8. The Notebook by Nicholas Sparks – A quick read definitely. There are arguments among authors as to the place this book holds in the literary world. For me, I almost fainted when I found out this book was only 55,000 words. The same length as Harlequin series books, but half the length of most main stream novels. With an economy of words this author told the life story of two lovers. Even if you don’t care for the writing, you can’t help but admire the success of this novel in all it’s media forms.
9. The Hostage by Susan Wiggs – Looove this story. (I’m a huge fan of Susan Wiggs and had a hard time choosing just one book.) I’ve read and reread this book to learn how Susan Wiggs weaves a tale. She’s an amazing writer and I continue to learn from her every time I pick up one of her books. (I actually got to meet her at the writer’s conference I went to last spring. Nice lady.)
10. Grapes of Wrath by John Steinbeck – I didn’t have to read this classic either in high school or college. Feeling I had missed something, I went to the local library and pulled this from the shelves. It shocked me. But mostly the last few paragraphs have stayed with me. I thought it a rather odd ending. I know it was rich with symbolism, but hey … it just didn’t work for me.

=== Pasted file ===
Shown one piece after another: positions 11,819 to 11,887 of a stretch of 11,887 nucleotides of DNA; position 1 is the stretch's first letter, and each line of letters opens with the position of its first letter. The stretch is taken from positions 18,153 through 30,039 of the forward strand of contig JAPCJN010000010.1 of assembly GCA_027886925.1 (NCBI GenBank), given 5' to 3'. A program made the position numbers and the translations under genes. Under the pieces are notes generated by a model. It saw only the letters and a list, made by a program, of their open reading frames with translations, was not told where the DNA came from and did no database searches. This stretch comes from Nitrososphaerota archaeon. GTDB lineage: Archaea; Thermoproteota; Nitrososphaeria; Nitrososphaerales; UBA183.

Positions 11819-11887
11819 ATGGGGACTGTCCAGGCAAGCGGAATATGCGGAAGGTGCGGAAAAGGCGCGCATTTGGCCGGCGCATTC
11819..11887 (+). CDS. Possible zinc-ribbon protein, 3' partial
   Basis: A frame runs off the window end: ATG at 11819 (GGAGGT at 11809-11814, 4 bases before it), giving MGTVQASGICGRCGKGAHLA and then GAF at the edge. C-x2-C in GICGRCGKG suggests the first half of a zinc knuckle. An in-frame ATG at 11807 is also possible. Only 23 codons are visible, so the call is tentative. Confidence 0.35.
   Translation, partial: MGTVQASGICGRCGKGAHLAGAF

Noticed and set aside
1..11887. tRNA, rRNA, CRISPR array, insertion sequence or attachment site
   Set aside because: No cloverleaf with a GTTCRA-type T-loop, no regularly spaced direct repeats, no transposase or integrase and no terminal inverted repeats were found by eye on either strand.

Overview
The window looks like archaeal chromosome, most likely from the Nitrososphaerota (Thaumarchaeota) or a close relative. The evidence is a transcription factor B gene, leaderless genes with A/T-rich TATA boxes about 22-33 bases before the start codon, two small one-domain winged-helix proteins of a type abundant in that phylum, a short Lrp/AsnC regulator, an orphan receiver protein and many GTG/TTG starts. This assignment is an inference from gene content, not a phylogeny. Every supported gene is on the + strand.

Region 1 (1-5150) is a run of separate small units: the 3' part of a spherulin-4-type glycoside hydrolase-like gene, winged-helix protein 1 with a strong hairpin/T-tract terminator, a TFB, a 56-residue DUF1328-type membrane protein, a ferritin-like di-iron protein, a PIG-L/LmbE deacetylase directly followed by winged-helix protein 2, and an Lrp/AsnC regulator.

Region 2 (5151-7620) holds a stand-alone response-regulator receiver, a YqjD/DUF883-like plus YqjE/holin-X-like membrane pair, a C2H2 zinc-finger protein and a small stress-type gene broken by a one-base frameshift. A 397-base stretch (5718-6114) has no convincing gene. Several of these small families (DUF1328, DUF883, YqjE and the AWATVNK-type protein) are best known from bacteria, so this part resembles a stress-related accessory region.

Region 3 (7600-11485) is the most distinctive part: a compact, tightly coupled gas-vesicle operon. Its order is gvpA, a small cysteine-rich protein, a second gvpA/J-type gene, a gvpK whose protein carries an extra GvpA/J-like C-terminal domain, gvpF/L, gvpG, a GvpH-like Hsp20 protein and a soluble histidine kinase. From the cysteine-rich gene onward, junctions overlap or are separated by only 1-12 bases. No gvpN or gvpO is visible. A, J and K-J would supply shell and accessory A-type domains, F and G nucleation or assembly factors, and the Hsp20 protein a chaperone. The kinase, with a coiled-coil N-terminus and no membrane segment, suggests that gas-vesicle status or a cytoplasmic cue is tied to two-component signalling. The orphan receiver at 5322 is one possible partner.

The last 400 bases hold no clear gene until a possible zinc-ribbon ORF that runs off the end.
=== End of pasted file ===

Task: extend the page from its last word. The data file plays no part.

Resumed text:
11. The Loop by Nicholas Evans – Many who read Evans would have chosen The Horse Whisperer and though I’ve read it, my feelings are tainted by Hollywood’s gross interpretation of his story. So, in an effort to remain pure to this author, I’ve chosen this book that hasn’t been altered by a movie.